Killiecrankie (3)

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KILLIECRANKIE [3]. AKA - "Braes of Killiekrankie (The)." Scottish, Air. Robert Burns wrote the song beginning "Where hae ye been sae braw, lad" to this tune, which bears no relation to versions "Killiecrankie (1)"/"Killiecrankie (2)". Words, set to a different air than the march that is usually played under the title "Killiecrankie", to the song go:

Whaur hae ye been sae braw, lad?
Whaur hae ye been sae brankie-o?
Whaur hae ye been sae braw, lad?
Come 'ye by Killiecrankie-o?

An' ye had been whaur I hae been
Ye wadna been sae cantie-o
An' ye had seen what I hae seen
On the braes o' Killiecrankie-o

I fought at land, I fought at sea
At hame I fought my auntie-o
But I met the Devil and Dundee
On the braes o' Killiecrankie-o

The bauld pitcur fell in a furr
And Clavers gat a crankie-o
Or I had fed an Athol gled
On the braes o' Killiecrankie-o

Oh fie, MacKay, What gart ye lie
I' the brush ayont the brankie-o?
Ye'd better kiss'd King Willie's loff
Than come tae Killiecrankie-o

It's nae shame, it's nae shame
It's nae shame to shank ye-o
There's sour slaes on Athol braes
And the de'ils at Killiecrankie-o

'Clavers', in verse four, refers to the Earl of Claverhouse, Viscount Dundee, John Graham, who in 1689 led the first Jacobite Rebellion against the forces of William of Orange. Essentially, it was a battle between Clavers' Highland allies (mostly from Clan Cameron, Donald, Stuart and MacLean), pitted against a largely lowland Scots army (though the Williamite forces did include some professional Highland soldiers with the result that close relatives fought on opposite sides) commanded by Major-General Mackay. They met at the pass of Killiecrankie, near Pitlochry, Perthshire, in the southern Highlands in July, 1689, with the result that the Jacobite supporters of James II won a significant but bloody battle, with a pyrrhic conclusion, for Claverhouse himself was slain. Having no leader to replace him the clans disbanded and the rebellion quickly petered out.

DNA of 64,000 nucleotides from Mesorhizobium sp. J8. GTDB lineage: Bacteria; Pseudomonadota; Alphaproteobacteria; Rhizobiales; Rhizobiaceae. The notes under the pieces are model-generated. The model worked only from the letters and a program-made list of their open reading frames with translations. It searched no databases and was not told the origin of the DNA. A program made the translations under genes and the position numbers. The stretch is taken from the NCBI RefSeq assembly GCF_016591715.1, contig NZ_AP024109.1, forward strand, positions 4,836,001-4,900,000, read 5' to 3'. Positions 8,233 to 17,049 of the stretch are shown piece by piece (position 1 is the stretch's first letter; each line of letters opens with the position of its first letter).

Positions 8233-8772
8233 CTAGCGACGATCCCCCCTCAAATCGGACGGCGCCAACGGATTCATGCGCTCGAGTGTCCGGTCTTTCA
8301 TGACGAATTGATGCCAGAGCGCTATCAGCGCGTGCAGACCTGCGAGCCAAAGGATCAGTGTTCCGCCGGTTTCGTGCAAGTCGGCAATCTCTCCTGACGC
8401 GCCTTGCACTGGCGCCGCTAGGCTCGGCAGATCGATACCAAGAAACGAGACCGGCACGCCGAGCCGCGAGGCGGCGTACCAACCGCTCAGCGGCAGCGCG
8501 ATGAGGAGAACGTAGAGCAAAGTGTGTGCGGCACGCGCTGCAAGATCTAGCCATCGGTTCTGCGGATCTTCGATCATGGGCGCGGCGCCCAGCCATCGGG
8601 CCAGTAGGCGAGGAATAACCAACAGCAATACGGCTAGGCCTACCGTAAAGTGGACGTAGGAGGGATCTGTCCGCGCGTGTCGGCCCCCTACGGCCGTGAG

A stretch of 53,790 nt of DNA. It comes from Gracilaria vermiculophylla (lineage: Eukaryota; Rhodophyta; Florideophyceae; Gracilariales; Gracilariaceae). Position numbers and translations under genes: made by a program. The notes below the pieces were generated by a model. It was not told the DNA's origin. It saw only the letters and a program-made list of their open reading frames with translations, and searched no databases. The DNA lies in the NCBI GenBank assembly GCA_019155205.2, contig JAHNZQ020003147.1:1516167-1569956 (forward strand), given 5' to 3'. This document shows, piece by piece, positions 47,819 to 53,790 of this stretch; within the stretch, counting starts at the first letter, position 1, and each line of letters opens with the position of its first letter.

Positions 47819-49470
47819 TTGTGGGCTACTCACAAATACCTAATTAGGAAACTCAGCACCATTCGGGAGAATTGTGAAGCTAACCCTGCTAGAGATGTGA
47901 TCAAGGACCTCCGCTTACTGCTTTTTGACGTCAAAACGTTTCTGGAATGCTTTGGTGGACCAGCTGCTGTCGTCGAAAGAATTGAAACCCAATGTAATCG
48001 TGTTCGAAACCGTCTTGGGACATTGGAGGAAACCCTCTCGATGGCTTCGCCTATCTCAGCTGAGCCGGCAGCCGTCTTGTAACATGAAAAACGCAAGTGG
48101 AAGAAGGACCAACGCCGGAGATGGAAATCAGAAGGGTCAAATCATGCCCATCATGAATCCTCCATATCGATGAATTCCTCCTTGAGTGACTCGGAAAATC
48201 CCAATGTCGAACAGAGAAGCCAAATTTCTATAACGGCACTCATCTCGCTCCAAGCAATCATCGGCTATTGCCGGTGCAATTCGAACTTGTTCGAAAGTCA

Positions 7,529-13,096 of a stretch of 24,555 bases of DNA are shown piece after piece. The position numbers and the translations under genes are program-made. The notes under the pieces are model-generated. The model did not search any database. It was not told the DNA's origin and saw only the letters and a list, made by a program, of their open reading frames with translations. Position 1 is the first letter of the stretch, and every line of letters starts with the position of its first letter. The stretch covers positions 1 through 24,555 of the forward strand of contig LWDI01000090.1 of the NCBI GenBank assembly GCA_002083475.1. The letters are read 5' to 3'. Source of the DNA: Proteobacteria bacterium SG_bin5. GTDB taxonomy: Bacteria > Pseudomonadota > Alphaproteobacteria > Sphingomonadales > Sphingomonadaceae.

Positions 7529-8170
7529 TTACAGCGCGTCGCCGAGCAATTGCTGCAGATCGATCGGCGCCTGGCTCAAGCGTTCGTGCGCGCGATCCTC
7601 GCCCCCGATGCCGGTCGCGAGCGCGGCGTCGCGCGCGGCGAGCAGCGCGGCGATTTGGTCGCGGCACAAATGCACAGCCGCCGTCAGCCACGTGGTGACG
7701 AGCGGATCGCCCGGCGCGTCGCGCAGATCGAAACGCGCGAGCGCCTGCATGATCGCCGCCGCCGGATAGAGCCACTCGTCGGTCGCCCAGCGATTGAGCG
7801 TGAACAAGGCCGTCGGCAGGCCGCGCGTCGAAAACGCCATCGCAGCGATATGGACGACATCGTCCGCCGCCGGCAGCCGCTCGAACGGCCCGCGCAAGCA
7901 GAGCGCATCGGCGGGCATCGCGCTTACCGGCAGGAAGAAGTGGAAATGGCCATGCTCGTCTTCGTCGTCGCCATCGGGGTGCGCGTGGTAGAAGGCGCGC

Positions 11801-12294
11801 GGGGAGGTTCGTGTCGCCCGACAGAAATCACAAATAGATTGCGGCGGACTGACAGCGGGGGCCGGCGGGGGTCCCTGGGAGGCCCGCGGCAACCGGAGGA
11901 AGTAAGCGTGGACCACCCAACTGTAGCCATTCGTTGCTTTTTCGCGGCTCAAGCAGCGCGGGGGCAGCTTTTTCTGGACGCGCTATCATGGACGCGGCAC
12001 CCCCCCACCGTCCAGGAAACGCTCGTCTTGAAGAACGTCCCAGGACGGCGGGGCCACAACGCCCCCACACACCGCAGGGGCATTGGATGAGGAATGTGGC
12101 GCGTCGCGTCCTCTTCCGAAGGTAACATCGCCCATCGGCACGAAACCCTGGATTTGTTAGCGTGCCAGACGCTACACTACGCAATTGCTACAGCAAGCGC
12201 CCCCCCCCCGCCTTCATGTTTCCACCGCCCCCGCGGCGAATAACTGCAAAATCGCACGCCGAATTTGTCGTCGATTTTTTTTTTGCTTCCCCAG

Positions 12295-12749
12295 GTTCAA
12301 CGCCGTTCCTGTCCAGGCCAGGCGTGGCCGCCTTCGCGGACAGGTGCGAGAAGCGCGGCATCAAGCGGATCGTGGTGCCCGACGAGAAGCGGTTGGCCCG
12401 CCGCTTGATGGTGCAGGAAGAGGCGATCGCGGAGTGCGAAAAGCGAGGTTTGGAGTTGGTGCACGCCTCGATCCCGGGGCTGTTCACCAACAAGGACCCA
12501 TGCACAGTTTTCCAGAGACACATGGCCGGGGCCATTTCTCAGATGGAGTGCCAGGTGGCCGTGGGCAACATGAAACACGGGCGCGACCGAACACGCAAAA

Burns directed the songs "The Trogger," "Ellibanks" and "Nae Hair On't," to be sung to "Gilliecrankie," although which of the "Gilliecrankie/Killiecrankie" tunes he had in mind is not known. All three were bawdy pieces, published posthumously in his Merry Muses of Caledonia (1800).

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